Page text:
Healthcare worker's attitudes to working during pandemic influenza: a
    qualitative study


    BMC Public Health 2009, 9:56 doi:10.1186/1471-2458-9-56

    Abstract

    Background
    Healthcare workers (HCWs) will play a key role in any response to pandemic
    influenza, and the UK healthcare system's ability to cope during an influenza
    pandemic will depend, to a large extent, on the number of HCWs who are able and
    willing to work through the crisis. UK emergency planning will be improved if
    planners have a better understanding of the reasons UK HCWs may have for their
    absenteeism, and what might motivate them to work during an influenza pandemic.
    This paper reports the results of a qualitative study that explored UK HCWs' views
    (n=64) about working during an influenza pandemic, in order to identify factors that
    might influence their willingness and ability to work and to identify potential sources
    of any perceived duty on HCWs to work.

    Method
    A qualitative study, using focus groups (n=9) and interviews (n=5).

    Results
    HCWs across a range of roles and grades tended to feel motivated by a sense of
    obligation to work through an influenza pandemic. A number of significant barriers
    that may prevent them from doing so were also identified. Perceived barriers to the
    ability to work included being ill oneself, transport difficulties, and childcare
    responsibilities. Perceived barriers to the willingness to work included: prioritising
    the wellbeing of family members; a lack of trust in, and goodwill towards, the NHS; a
    lack of information about the risks and what is expected of them during the crisis;
    fear of litigation; and the feeling that employers do not take the needs of staff
    seriously. Barriers to ability and barriers to willingness, however, are difficult to
    separate out.

    Conclusions
    Although our participants tended to feel a general obligation to work during an
    influenza pandemic, there are barriers to working, which, if generalisable, may
    significantly reduce the NHS workforce during a pandemic. The barriers identified
    are both barriers to willingness and to ability. This suggests that pandemic planning
    needs to take into account the possibility that staff may be absent for reasons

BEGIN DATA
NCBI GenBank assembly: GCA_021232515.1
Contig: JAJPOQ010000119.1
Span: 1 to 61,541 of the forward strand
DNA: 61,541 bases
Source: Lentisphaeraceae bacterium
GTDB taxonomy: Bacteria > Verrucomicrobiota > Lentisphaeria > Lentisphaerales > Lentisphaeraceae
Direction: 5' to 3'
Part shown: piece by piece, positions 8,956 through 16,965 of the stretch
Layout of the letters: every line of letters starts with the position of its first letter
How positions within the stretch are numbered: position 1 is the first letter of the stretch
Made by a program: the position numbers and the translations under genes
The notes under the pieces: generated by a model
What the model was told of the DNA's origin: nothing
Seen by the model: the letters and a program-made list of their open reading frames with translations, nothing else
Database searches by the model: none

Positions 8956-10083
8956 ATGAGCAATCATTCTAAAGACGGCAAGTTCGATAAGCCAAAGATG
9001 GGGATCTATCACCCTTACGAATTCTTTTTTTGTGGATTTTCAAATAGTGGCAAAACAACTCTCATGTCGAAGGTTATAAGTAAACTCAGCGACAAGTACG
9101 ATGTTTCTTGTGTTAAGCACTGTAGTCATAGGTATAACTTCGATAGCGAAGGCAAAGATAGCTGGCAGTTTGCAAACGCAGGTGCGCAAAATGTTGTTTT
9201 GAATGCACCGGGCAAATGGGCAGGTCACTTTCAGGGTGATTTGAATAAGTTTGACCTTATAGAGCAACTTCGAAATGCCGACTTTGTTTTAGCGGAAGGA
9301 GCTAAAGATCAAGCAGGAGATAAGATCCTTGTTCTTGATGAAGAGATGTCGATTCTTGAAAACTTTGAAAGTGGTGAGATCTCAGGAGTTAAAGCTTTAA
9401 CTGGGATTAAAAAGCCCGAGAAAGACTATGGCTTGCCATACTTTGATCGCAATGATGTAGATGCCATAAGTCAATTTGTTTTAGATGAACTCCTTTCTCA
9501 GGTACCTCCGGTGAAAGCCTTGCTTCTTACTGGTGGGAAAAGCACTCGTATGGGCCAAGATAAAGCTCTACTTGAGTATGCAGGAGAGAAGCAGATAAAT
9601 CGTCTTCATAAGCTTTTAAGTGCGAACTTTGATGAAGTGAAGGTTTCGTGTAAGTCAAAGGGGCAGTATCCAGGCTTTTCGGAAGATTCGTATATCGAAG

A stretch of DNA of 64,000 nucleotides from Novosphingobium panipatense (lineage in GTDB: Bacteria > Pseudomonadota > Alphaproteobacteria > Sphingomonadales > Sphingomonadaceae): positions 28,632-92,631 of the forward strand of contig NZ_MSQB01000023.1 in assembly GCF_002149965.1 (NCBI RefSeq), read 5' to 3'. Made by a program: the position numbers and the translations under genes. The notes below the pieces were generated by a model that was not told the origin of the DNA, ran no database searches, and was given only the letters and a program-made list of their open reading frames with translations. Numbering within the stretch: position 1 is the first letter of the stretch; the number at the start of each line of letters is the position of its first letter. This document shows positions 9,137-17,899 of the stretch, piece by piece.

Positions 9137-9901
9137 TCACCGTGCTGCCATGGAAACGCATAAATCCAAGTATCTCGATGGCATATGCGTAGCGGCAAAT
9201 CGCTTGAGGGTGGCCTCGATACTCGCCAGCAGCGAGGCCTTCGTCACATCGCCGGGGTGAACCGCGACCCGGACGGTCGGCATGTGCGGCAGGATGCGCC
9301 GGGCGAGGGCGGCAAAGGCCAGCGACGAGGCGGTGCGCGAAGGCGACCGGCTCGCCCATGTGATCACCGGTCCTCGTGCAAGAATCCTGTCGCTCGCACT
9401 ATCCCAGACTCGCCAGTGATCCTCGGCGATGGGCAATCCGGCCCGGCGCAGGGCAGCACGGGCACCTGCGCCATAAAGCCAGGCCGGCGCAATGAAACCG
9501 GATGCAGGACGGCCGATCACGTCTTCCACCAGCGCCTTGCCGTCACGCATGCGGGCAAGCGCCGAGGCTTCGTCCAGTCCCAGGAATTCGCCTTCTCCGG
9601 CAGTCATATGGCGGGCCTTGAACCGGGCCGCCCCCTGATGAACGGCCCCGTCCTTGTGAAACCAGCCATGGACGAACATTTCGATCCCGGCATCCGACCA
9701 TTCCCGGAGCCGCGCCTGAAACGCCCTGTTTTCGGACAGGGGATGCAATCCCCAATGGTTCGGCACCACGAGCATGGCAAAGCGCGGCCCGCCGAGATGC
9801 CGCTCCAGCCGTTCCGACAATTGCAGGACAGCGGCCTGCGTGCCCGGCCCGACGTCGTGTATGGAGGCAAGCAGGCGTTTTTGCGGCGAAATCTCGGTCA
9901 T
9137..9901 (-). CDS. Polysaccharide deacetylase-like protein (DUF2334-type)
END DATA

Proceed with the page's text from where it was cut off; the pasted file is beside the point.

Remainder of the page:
beyond those currently anticipated in UK planning documents. In particular, staff
    who are physically able to attend work may nonetheless be unwilling to do so.
    Although there are some barriers that cannot be mitigated by employers (such as
    illness, transport infrastructure etc.), there are a number of remedial steps that can
    be taken to lesson the impact of others (providing accommodation, building
    reciprocity, provision of information and guidance etc). We suggest that barriers to
    working lie along an ability/willingness continuum, and that absenteeism may be
    reduced by taking steps to prevent barriers to willingness becoming perceived
    barriers to ability.

    full article here: http://www.biomedcentral.com/content...-2458-9-56.pdf
  10. by   Ayrman
    Thanks for the article, Al. More food for thought, and it's not just here in the US that staffing may be a problem.

    Ayrman
  11. by   Ayrman
    Thanks for the article, Al. Interesting to know that our foreign counterparts have the same misgivings and problems that we contemplate here.

    Ayrman
  12. by   Equinox_93
    i have two preschool aged children. they come first. period. with full hazmat suit and decon room? maybe. but with h5n1 having an over 50% mortality rate? i doubt it. not with children at home.




    Quote from goju
    admin note: please note, we just added the poll to this thread (4-25-08), so please take a second and vote in the poll so we can get a graphical idea the responses. thanks

    scenario:

    h5n1 (the bird flu) mutates to become efficient at transmitting human to human causing a pandemic, with a case fatality rate of 60% and with 80% of the cases in the 0-40 year old age range.

    see:
    http://www.wpro.who.int/nr/rdonlyres.../0/s4_1113.jpg

    hospitals will be quickly overrun. hospital staff shortages are 50%. the government orders all nurses to work. there is not enough personal protection equipment (n95 masks, gloves, goggles, tamiflu, vax, etc)

    home quarantines become common (in the fed plans).
    your family is also quarantined in your home. you are running out of food and the government promises you will be "taken care of" if you report to work.

    will you go?
  13. by   NursingtheHeart
    I would feel badly about not going to work because there are usual illnesses being admitted as well. However, I definitely would not allow government officials to sit in safe, clean office buildings and order me to work (or to my death).